Gene editing

Extinction has a pretty clear definition: gone forever. Or does it?

New advances using gene editing tools such as CRISPR or targeted breeding is quickly leading researchers to think about bringing some species—the passenger pigeon, the Tasmanian tiger, and the woolly mammoth, for example—back from extinction. But these projects are controversial for a number of reasons. At the extreme end is the Jurassic Park argument; should we really reintroduce animals that evolved and subsequently became extinct centuries ago into a world completely alien to them?

Despite what the dinosaur movies portray, however, we still don’t have the technology to bring something back from scratch (even if we had the complete genome of an ancient species). “There are serious limits to how far we can take this technology today,” said Ben Novak, lead scientist at Revival and recoverya non-profit organization that uses biotechnology to resurrect extinct species and save endangered ones.

In other cases, biologists work with species that have simply been extirpated from certain locales—you see, the concept of extinction is not always as clear-cut as it might seem. I did bison disappeared when humans domesticated them into modern cows, for example, or did the creatures simply change?

Florida panthers, on the other hand, never completely disappeared; but to help the genetic diversity of the dangerously few big cats left in the state, wildlife managers introduced cougars from a separate population into Texas. Panther numbers have increased as a result, but the cats that live there are now genetically different from the original panther population.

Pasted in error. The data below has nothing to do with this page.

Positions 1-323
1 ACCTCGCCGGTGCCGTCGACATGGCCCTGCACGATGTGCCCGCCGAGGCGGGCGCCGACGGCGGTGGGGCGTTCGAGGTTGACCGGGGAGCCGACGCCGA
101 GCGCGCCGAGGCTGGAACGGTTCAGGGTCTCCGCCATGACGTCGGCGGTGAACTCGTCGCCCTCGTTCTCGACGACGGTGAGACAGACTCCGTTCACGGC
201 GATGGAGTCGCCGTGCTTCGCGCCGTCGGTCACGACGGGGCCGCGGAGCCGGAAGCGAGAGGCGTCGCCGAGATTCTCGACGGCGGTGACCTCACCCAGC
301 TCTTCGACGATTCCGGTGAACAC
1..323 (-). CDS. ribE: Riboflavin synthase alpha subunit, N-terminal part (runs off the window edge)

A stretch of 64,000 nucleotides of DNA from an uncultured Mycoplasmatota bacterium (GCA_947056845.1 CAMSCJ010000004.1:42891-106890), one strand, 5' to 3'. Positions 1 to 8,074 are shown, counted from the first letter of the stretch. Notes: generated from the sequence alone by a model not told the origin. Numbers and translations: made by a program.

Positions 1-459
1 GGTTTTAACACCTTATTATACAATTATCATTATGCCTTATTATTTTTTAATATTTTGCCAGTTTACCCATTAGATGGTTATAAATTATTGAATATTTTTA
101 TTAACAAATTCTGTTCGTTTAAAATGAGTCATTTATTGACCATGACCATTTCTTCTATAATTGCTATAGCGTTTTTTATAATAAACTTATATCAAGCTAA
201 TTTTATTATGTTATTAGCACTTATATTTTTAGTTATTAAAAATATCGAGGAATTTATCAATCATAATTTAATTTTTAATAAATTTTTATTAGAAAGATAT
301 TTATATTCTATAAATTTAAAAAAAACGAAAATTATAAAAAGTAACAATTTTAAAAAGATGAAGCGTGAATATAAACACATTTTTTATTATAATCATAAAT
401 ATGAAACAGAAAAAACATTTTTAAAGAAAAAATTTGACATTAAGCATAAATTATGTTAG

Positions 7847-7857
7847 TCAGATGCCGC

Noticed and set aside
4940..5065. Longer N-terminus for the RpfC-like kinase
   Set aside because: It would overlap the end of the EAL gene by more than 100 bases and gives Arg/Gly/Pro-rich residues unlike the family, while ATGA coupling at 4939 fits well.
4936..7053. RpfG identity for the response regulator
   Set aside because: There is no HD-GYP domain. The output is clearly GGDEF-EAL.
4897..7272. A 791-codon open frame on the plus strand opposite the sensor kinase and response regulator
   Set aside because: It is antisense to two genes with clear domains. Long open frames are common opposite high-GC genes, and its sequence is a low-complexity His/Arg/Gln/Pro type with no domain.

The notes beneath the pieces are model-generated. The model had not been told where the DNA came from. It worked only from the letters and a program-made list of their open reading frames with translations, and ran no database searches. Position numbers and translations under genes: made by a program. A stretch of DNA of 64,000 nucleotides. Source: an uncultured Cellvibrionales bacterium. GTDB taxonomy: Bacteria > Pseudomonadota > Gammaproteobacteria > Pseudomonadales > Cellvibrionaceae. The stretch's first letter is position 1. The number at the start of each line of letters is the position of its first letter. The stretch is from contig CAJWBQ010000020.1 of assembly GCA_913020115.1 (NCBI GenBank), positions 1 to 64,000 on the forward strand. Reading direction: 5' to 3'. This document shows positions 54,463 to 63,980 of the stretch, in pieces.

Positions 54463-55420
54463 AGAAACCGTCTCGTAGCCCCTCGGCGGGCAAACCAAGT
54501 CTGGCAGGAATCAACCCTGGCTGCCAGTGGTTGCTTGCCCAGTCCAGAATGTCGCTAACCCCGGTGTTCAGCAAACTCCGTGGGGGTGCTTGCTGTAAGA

Below, check out a few examples of species that researchers have tried to bring back from extinction.

1. Pyrenean ibex

(Credit: MAV_malaga/Shutterstock)

The Pyrenean ibex is probably the only extinct animal that has been successfully brought back to life – although it only lasted a few minutes. The last of the animals died in 2000, but three years later scientists used its frozen cells to clone a calf. Although the clone survives birth, it dies a few minutes later due to pulmonary defects, which gives the ibex subspecies the distinction of being twice extinct. (Novak, for the record, says this popular claim isn’t entirely true, because a female doesn’t constitute a species. “Technically, she was never revived,” he says.)

2. Passenger Pigeon and Heath Hen

(Credit: ChicagoPhotographer/Shutterstock)

Extermination of passenger pigeons and chickens are the two projects that Revive & Restore is actively working on. The passenger pigeon program launched in 2012 and includes learning how to use CRISPR to edit the genes of banded pigeons, a close living genetic cousin of passenger pigeons that died out in the early 20th century. The closest living relative of the hen, which went extinct in the 1930s, is the greater prairie chicken.

Unfortunately, because birds lay eggs, scientists cannot rely on in vitro fertilization with them in the same way as with mammals. Researchers have made progress in growing reproductive cells in petri dishes for domestic chickens, which may help us understand more. But Novak says the recipe for keeping chicken cells alive doesn’t work for the cells of these two wild birds. Of those species, hens may be a bit easier to eventually restore, Novak says, because they are genetically closer to their living cousins ​​than passenger pigeons are to theirs.